Writing a better novel: Keeping track of your secondary characters

Most writers do a good job keeping track of the protagonist, the love interest and the villain. Secondary characters—not so much. As a novel unfolds, it is not uncommon to find that secondary characters disappear to only reappear when it is convenient for the writer. These sporadic appearances not only feel unnatural and forced, they can potentially destroy the plausibility of the story.

people characters

It might be tempting to save time and energy on developing the plot lines of secondary characters, particularly if you have an impending deadline. However, secondary characters can make or break a book, they contribute to the believability of your story and most importantly they provide your hero with interpersonal conflict.

In order to have strong secondary characters, start by creating character sheets. Your secondary characters should have goals, fears, and unique characteristics, even if they won’t be fleshed out quite as much as with the protagonist and the reader won’t get to see all the reasoning behind their actions.

After you’ve done this, create an excel spreadsheet to track what chapters each of your secondary characters shows up in. You want to avoid introducing secondary characters in the beginning that mysteriously disappear in the middle or end of your novel, making your reader wonder why he bothered investing time into the character. You also want to avoid introducing a critical player in the last quarter of the book. If you must, you should at least heavily foreshadow the newcomer in the first three quarters (e.g.: through letter exchanges or flashbacks, if no direct interaction with the protagonist is possible).

The spreadsheet should also help you to cut down on unnecessary characters or merge them (e.g.: the sister could also be the employer of your protagonist). Too many characters might confuse your reader as well as divide empathy too much.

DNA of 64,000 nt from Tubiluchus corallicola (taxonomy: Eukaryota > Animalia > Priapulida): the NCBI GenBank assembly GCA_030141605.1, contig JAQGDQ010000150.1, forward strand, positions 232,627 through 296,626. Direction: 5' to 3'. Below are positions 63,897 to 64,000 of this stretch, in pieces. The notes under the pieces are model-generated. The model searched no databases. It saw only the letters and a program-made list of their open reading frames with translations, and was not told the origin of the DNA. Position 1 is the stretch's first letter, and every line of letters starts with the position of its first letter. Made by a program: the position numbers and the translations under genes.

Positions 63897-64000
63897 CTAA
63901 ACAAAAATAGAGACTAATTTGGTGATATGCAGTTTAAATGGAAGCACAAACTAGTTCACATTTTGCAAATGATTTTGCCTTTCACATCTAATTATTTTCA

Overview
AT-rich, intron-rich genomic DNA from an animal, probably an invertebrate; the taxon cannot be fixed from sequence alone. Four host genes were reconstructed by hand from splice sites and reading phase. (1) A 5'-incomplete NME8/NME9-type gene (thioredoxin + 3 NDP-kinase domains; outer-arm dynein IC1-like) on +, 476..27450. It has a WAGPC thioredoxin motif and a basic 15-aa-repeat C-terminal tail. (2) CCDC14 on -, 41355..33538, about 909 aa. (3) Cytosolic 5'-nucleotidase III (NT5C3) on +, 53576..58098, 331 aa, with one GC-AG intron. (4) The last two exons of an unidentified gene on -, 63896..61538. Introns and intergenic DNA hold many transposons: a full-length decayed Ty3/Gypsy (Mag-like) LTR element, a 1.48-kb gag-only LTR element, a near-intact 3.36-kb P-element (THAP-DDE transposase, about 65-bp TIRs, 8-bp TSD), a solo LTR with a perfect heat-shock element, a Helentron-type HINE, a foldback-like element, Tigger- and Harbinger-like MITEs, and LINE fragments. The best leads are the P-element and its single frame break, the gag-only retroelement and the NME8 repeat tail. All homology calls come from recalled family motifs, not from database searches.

Additionally, the spreadsheet will help you identify whether your subplots revolving around other characters are well developed. Each subplot should reach a conclusion at the end of your novel to provide closure for your reader.

Finally, the spreadsheet will help you notice whether the goals of secondary characters are clear. Just like in real life, each person has their own motivations and goals. In novels, these goals often either coincide with the ones of the protagonist (making the two allies) or are the opposite (making them enemies).

To summarize, secondary characters can contribute or detract from a novel, they provide the protagonist with conflict and help to move the plot forward. Character sheets for every secondary character are essential to ensure they are well developed and their actions justified. To ensure that the characters don’t appear “convenient”, it is a good idea to create a chapter-by-chapter spreadsheet and keep track of how often and when each character shows up. This way it will be easier for the writer to gauge whether the subplots are well-rounded and not lose track of the goals of each character.

 

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